The global pandemic has served to highlight the impact disruption can have on our social and economic systems. With the inevitability of climate change, as well as future natural hazard events, it is increasingly essential that our systems are prepared for and able to cope with disruption.
In this webinar Michele Daly (GNS Science), Nicola McDonald and Garry McDonald (M.E Research) and Charlotte Brown (Resilient Organisations) outline the history and rationale behind the suite of tools co-developed by their cross-organisational MERIT (Modelling the Economics of Resilient Infrastructure) team.
Their tools assist communities to trace the potential impacts of disruptive events on social and economic systems, and they can also inform community discussions on the appropriate levels of investment in mitigation options.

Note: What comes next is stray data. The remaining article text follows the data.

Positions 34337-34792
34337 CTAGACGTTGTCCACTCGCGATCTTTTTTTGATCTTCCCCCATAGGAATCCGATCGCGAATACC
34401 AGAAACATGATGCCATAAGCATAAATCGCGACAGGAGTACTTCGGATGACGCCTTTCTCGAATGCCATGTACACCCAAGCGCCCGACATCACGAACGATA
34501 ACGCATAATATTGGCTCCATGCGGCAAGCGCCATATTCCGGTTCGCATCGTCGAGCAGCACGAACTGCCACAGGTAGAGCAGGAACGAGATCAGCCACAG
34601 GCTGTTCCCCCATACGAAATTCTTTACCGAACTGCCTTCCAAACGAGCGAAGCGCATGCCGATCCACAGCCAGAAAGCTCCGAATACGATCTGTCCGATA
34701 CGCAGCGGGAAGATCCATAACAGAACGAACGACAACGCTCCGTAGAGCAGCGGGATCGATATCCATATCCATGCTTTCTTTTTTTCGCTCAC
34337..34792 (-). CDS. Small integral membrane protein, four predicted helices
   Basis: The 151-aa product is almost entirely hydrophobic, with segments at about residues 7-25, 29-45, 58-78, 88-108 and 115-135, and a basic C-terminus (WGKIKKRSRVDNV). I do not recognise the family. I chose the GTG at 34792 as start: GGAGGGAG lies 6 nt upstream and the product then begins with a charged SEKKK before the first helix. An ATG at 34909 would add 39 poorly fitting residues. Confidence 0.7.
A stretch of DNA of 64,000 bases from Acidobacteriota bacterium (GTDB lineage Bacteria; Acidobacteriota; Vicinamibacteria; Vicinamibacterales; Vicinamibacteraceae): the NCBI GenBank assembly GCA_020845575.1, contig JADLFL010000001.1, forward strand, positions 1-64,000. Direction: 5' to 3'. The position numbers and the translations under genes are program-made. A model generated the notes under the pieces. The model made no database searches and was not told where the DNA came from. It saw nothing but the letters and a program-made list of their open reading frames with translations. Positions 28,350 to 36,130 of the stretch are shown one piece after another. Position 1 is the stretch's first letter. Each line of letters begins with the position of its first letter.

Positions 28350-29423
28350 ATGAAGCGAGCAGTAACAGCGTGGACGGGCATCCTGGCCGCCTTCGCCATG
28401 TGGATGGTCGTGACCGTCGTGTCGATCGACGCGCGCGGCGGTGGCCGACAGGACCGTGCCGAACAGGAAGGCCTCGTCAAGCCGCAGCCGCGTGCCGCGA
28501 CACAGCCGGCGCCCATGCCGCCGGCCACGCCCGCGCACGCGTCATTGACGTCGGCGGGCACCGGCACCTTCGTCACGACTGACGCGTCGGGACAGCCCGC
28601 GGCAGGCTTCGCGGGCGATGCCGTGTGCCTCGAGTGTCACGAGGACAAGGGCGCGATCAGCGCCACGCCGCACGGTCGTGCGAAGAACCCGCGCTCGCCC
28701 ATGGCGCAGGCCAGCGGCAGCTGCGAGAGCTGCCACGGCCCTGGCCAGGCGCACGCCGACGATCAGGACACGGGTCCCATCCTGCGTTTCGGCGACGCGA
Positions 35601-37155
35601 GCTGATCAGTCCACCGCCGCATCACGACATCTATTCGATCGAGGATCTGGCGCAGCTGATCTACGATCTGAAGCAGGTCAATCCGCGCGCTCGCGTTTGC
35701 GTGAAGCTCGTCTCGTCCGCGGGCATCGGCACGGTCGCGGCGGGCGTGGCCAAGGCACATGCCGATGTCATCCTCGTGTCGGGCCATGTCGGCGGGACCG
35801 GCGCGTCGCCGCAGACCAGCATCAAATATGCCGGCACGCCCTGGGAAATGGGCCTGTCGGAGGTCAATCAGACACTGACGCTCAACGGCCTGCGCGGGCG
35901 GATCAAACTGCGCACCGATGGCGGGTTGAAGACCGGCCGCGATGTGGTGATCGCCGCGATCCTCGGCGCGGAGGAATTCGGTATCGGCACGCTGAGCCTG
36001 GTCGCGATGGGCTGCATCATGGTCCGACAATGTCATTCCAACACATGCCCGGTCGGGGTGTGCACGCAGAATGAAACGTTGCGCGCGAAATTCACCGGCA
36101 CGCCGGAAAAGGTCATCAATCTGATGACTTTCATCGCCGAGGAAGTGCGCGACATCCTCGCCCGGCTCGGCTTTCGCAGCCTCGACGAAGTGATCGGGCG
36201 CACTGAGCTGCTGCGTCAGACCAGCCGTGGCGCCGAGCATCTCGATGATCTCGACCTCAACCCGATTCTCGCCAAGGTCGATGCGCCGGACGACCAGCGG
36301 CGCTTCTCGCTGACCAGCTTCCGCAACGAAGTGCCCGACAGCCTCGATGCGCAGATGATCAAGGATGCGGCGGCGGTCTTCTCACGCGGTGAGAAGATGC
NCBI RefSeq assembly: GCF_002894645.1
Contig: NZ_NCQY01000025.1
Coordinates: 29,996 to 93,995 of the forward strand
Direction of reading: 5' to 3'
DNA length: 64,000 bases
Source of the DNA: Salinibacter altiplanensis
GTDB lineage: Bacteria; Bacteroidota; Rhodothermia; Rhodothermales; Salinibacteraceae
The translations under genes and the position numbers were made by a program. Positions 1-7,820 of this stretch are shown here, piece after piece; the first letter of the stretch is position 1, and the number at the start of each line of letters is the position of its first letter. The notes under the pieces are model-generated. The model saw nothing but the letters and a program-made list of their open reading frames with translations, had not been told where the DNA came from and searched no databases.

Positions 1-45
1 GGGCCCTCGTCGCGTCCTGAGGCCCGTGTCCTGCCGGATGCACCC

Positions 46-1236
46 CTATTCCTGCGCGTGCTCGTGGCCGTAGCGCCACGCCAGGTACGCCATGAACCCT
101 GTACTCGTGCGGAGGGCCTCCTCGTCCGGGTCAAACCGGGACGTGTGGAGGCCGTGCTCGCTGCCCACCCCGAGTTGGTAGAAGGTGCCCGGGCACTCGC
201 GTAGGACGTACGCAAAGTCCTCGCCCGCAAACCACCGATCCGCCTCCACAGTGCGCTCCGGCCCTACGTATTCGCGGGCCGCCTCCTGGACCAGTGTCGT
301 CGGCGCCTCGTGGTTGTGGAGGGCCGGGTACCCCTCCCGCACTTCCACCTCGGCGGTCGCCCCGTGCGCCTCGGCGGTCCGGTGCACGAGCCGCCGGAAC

A key feature of the MERIT approach is also the recognition that businesses and communities have some capacity to adapt in the face of adversity and this needs to be taken into consideration.
The presenters outline the process the MERIT team undertook to simulate the economic consequences of a Wellington Fault earthquake event. This work formed part of the Wellington Lifelines Programme Business Case and included examination of how economic consequences changed with investments in more-resilient critical infrastructure.